Six Reasons to Study Capital Taxation

owenzidar

Here are four reasons from Emmanuel Saez:

  1. Capital income is about 25% of national income (labor income is 75%) but distribution of capital income is much more unequal than labor income. Capital income inequality is due to differences in savings behavior but also inheritances received ⇒ Equity suggests it should be taxed more than labor
  2. Capital Accumulation is correlated strongly with growth (although causal link is not obvious) and capital accumulation might be sensitive to the net-of-tax return. ⇒ Efficiency cost of capital taxation might be high.
  3. Capital is more mobile internationally than labor. Incidence is then partly shifted to labor if capital is mobile.
  4. Capital taxation is extremely complex and provides many tax avoidance opportunities

In short, the equity-efficiency tradeoffs are especially stark. I’ll add two other reasons:

5. We also understand it less well than labor income taxation, so the topic deserves more focus and research.

6. The future path…

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About ozidar

I'm an Assistant Professor of Economics at the University of Chicago Booth School of Business and a Faculty Research Fellow at National Bureau of Economic Research. You can follow me on twitter @omzidar. http://faculty.chicagobooth.edu/owen.zidar/index.html
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3 Responses to Six Reasons to Study Capital Taxation

  1. ZeroInMyOnes says:

    Found this via Mark Thoma. Thank you for advancing the conversation on this topic. As a lay person I ask, wouldn’t labor income accumulation also be correlated with growth, as it would increase a family’s ability to consume and invest?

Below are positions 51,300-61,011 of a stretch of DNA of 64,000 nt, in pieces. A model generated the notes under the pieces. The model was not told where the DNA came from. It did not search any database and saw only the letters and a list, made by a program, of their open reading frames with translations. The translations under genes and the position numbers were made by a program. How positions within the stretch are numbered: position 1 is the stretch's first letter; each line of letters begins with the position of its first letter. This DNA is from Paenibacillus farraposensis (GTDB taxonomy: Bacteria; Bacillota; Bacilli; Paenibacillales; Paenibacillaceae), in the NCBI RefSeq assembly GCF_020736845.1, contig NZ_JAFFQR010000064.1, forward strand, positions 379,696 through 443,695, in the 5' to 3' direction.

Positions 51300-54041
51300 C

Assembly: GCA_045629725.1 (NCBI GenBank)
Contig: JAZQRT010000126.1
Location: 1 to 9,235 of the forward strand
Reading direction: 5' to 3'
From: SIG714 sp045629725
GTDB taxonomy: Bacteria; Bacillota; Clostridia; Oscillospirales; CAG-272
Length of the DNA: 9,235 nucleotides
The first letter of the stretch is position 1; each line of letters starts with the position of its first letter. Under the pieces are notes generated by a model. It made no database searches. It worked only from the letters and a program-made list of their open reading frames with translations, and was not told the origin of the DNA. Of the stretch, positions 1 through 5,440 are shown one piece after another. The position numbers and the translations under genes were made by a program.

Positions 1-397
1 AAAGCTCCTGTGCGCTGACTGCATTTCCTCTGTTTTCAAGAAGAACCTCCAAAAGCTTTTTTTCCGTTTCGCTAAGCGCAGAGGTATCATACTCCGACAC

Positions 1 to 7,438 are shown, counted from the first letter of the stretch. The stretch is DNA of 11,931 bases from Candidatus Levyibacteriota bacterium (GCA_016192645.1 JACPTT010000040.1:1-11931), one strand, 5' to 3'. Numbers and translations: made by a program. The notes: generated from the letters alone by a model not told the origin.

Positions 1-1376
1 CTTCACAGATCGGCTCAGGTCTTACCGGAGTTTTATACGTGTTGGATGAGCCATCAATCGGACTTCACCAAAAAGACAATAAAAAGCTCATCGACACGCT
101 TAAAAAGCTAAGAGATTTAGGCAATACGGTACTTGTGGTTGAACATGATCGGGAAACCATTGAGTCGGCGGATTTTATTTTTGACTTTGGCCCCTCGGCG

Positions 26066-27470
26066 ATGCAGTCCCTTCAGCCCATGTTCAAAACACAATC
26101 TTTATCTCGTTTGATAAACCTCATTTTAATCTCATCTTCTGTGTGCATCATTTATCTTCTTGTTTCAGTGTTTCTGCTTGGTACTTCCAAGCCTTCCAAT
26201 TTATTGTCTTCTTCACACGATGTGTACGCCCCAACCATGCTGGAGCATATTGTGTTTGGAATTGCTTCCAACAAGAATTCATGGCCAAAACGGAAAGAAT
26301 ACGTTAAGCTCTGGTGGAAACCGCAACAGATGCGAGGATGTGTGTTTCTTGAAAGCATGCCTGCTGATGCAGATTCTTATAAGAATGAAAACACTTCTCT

2. Alan T. says:

    Does capital income benefit society?

    Suppose I buy some previously existing shares of corporate stock, and then sell them a year and a day later at a profit. I have done nothing to benefit the corporation. I have done nothing to benefit society. I have profited from the employees of the corporation whose efforts made my stock more valuable. Not only does society fail to regard my profit as theft, but it taxes it at a lower rate than the money I earn by the sweat of my brow.

    I have just invested in a startup company, so I recognize that companies sometimes need equity investments, and that investors need a market to eventually sell their shares into in order to have an incentive to invest.

    Would it make sense to restrict by law the ability to buy existing shares of corporate stock so that only employees of the corporation or non-profit institutions that benefit society could purchase the stock? This would eliminate the scenario I described above in which I can make investment profits without benefiting society in any way.

  3. amit says:

    hello,

    i really appreciate your thought ! social capital has gained significant ground as a means of enhancing overall quality and effectiveness

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